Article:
Today on the site: Day four of Sara Lautman's diary.
And Katie Skelly on Cathy Johnson's new book, Gorgeous.
The heart of Gorgeous’s story is a collision between ideologies on the move. In the dead of night, two reckless young punks take off after ruining some band’s set and smash head-on into an oncoming college student’s car. As they offer their assistance, the lead punk’s worldview is laid out overtly in binary dialogue; you’re rich, I’m poor; you’re girly, I’m tough, etc. The real essence of the characters is revealed by the end of the night: the “anarchist” punks feign sincerity in playing at chaos but are ultimately selfish, pillaging. The college sophomore, Sophie, who at first appears green and uncertain, demonstrates herself to be a determined, even stoic young woman on her way to self-actualization. Her circumstances (which we connote by Johnson hitting three solid, albeit somewhat-clichéd, beats of budget trouble/scholarship/student athlete) present a real chaos that demand her focus and management, or else she will succumb to a failure that will set her back irreversibly. It’s here where the length of the story eventually hobbles Gorgeous; at 60 pages there is only so much character depth Johnson can plunge into, and while we spend almost equal time with Sophie as we do the punks, the punks do little more to function as dimensionless aggressors in the end when weighed against the student’s narrative.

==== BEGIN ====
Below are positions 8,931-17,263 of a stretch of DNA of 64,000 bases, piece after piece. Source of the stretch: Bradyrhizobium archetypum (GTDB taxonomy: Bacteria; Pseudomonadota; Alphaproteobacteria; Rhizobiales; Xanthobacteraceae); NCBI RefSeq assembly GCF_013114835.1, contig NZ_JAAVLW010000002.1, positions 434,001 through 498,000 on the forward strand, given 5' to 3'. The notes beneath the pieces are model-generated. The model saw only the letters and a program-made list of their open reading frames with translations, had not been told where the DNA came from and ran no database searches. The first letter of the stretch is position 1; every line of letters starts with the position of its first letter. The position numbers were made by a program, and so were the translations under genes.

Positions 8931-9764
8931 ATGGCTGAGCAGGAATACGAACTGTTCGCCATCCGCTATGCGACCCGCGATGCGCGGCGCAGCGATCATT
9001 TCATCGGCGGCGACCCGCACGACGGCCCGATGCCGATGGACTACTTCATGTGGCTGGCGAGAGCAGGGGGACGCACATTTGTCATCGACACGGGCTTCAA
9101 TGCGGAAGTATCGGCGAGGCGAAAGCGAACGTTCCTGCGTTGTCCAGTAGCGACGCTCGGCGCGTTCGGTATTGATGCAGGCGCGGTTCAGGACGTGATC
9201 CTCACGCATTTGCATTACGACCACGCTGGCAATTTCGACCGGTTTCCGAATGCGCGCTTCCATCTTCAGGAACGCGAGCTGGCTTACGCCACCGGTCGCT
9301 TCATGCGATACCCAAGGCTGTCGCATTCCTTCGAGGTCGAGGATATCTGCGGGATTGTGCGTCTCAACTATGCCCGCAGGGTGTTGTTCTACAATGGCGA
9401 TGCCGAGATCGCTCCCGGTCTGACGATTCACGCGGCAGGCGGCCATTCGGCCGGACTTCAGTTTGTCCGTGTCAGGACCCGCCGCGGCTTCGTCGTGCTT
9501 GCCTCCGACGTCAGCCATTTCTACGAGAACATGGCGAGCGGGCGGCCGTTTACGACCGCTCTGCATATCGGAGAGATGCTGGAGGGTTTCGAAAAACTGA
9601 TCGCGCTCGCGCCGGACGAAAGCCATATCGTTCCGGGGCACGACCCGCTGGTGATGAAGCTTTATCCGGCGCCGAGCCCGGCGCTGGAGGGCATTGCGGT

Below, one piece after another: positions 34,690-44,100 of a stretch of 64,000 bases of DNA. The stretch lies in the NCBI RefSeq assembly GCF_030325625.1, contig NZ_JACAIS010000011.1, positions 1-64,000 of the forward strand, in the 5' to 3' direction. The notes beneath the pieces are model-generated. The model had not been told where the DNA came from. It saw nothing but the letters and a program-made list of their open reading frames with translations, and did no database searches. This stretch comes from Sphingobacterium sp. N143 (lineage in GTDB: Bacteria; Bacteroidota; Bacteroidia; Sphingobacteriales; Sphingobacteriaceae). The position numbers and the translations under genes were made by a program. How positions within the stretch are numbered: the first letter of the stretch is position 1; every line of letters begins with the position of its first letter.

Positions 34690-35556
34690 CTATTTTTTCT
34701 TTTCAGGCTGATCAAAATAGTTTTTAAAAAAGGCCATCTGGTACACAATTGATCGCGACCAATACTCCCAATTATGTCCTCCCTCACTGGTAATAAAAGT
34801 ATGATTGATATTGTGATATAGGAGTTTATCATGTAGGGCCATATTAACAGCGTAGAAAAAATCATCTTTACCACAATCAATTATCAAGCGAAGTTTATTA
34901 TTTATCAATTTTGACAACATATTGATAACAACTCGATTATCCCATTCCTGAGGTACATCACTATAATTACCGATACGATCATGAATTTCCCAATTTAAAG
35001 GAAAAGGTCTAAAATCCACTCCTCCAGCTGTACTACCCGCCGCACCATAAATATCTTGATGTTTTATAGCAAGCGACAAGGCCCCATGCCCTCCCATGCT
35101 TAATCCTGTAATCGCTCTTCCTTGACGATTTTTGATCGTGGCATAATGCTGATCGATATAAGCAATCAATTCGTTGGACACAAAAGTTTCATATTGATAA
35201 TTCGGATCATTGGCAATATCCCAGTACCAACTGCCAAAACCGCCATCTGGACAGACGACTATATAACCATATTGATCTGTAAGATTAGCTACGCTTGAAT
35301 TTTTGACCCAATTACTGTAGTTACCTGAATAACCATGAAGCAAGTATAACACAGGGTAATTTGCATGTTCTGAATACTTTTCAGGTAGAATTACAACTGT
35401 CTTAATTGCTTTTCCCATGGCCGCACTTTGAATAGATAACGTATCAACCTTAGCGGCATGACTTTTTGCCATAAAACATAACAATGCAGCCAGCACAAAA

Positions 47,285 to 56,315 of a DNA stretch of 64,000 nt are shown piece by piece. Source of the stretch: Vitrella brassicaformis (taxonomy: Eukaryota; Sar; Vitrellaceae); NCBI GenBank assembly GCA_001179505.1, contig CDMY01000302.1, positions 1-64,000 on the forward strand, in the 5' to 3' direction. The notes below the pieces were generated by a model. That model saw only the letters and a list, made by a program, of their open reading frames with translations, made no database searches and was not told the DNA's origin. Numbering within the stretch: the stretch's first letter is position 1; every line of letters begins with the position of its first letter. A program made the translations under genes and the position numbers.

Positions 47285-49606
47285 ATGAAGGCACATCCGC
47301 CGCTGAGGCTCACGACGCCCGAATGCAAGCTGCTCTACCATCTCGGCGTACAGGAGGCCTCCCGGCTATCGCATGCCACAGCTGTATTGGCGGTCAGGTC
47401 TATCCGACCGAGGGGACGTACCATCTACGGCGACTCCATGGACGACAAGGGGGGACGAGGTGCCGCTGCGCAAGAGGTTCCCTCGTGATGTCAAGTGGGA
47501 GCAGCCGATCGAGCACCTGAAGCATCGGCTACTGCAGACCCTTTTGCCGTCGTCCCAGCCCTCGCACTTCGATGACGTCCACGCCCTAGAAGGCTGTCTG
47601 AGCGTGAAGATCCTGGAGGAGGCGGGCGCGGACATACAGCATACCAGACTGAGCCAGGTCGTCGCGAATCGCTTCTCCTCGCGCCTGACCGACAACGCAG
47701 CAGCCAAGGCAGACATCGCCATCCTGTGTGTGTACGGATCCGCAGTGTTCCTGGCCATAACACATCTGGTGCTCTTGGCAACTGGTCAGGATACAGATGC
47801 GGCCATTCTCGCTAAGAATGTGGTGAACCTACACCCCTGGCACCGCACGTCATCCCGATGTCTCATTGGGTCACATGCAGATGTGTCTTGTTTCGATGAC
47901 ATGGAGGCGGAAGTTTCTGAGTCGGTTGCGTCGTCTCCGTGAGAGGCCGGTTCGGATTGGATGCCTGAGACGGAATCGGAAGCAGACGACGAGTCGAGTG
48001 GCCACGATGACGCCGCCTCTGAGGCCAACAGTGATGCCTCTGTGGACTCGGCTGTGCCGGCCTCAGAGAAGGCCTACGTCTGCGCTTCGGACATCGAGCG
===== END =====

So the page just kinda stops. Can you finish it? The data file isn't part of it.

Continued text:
Elsewhere, it's a mostly non-comics link day today:
If you are in NYC, get thee to Matthew Marks Gallery to gaze upon these drawings by the late, great Ken Price, master sculptor who also made incredibly works on paper with clear affinities to Moebius, Moscoso, and, most of all, Herge.
If you are a human being interested in visual culture, take a deep dive into this newly launched online archive of work by Robert Brownjohn, one of the great post-WWII graphic designers, known for his work on Goldfinger and Let it Bleed.
If you have $25 and some wall space, buy this John Pham/Kramers 9 print.